Glossary

Angina:

Angina is a symptom of a problem with your heart muscle when it isn't getting enough oxygen-rich blood. It feels like pain, pressure, squeezing, or other uncomfortable feeling in your chest. The discomfort may also be felt in your shoulders, arms, neck, jaw, abdomen, or back. Some people have shortness of breath or fatigue (either with or without angina) when the heart muscled lacks enough oxygen.

Angiography and Cardiac Catheterization:

A special x-ray used to see if your coronary arteries are narrowed or blocked is called angiography. The image (angiogram) is made during a cardiac catheterization when the doctor inserts a tube through your artery and injects contrast dye to visualize any irregularity in your heart's blood flow.

Aspirin:

Often recommended for MI patients because it thins the blood and prevents clots from forming.

Beta Blockers:

These medications are often recommended for SCAD patients because they reduce blood pressure by blocking the effects of epinephrine or adrenaline. Keeping blood pressure down reduces stress in the coronary arteries. Many studies have demonstrated that beta blockers can decrease the likelihood of recurrent SCAD.

Connective Tissue Disorders:

There a few connective tissue disorders, like Ehlers-Danlos syndrome, Loeys-Dietz syndrome and Marfan’s syndrome, that are found in a small minority of SCAD patients. Connective tissues bind structures together, providing support for the body and organs, and can include tendons, ligaments, bone, cartilage, fat, blood and lymphatic fluid. Connective tissue is like “cellular glue” and connective tissue disorders impede proper functioning of those tissues.

Conservative Medical Management:

In most (but not all) cases of SCAD, conservative (as opposed to invasive) medical management is recommended, which includes several days of hospitalization and monitoring, as well as medications, like aspirin, beta-blockers and/or nitroglycerin.

Coronary Artery Bypass Grafting (CABG):

Grafting a blood vessel from another part of the body (like the chest, leg or arm) in order to repair a coronary artery that has been damaged, for example as a result of SCAD. Also, another piece of evidence that science and medicine are really cool.

Fibromuscular Dysplasia (FMD):

A condition that causes narrowing (stenosis) and enlargement (aneurysm) of arteries. Stenosis can impede blood flow. FMD can affect arteries around the heart, but patients with FMD often have the condition in other arteries, too, including those in the kidney and brain.

Genetic Disorder:

A condition in which a mutation to one or multiple genes creates a problematic physiological condition. Genetic studies related to SCAD are ongoing, but there is evidence that SCAD is genetically related to migraine headaches and FMD.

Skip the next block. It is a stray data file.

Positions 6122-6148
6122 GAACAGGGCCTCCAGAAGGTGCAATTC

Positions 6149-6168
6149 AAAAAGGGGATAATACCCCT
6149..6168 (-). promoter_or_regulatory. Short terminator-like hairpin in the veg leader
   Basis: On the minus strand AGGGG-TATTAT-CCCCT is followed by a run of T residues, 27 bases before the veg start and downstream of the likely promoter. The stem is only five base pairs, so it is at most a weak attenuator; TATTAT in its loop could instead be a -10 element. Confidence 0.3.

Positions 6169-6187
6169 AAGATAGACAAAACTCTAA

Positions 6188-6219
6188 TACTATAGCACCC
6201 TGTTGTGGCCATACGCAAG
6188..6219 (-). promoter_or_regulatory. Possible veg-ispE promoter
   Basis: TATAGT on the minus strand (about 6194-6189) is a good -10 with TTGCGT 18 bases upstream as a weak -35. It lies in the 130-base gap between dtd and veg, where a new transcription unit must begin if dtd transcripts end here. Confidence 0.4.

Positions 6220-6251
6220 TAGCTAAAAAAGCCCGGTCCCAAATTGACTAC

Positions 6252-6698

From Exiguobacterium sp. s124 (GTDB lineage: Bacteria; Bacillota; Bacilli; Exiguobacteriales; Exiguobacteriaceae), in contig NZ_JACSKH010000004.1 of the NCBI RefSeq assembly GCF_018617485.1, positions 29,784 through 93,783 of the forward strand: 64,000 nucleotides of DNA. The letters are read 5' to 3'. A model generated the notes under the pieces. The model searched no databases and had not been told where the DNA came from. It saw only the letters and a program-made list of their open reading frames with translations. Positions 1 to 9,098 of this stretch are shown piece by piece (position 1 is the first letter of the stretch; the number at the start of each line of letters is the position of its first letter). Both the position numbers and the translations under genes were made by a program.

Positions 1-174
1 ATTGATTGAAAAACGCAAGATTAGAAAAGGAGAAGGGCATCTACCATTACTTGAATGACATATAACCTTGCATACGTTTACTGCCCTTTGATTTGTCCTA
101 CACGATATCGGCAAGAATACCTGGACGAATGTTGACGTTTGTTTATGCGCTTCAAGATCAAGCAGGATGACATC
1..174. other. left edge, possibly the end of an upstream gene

Major adverse coronary event (or MACE):

This is a broad term used in cardiovascular research that refers to any number of problematic cardiac events, including SCAD, but also including angina, heart failure or coronary events requiring hospitalization or intervention.

Nonatherosclerotic:

Most heart attacks are caused by atherosclerosis, which is a condition wherein cholesterol-filled plaque builds up inside of arteries, causing narrowing of the arteries leading sometimes to myocardial infarction (or MI). A nonatherosclerotic MI is NOT caused by plaque, but by something else, including a dissection of the vessel, like in SCAD. As a new SCAD survivor, you will be explaining this difference to people over and over again. Get used to it.

Non-STEMI:

In this kind of ACS, an artery is partially blocked, and the heart is stressed and deprived of oxygen, but the ST elevation pattern will not show up on an EKG.

Percutaneous coronary intervention (PCI):

This is a type of minimally invasive procedure used to unblock arteries and restore blood flow, like stenting or balloon dilations. Because of the pathology sometimes found in SCAD patients’ coronary arteries (which I often describe thusly: “we have weird arteries”), PCI can sometimes be challenging to complete without causing damage from the procedure itself.

Peripartum:

The period of time which is typically defined as encompassing the last month of pregnancy and the first few months after delivery.

Segment elevation MI (STEMI):

An acute coronary syndrome (ACS) with a completely blocked artery. When this occurs, there is a particular pattern on an EKG that will show up, which is referred to by EKG aficianados as an ST-elevation. If you are NOT an EKG aficionado, but a mere mortal, you can think of a STEMI as an event that involved a complete blockage of an artery.

Spontaneous Coronary Artery Dissection (SCAD):

SCAD happens when a tear or spontaneous hemorrhage happens inside of a coronary artery wall, which then forms a clot or obstruction, blocking the flow of blood through the artery. It is unrelated to atherosclerosis. Frequently, SCAD is related to an underlying condition that weakens the wall of the coronary artery, and additional factors (including, but not limited to, emotional or physical stress), may precipitate a tear.

Systemic inflammatory disease:

Chronic inflammatory systemic diseases (CIDs) like rheumatoid arthritis, systemic lupus erythematosus and multiple sclerosis, are maladaptations of the immune, nervous, endocrine or reproductive system wherein the body responds to a stressor or toxin with an inflammatory response. Short term inflammatory responses are useful as the body copes with a stressor, infection or toxin, but can become problematic if the response is prolonged or chronic.

Typical and atypical angina:

https://www.timeofcare.com/typical-vs-atypical-chest-pain/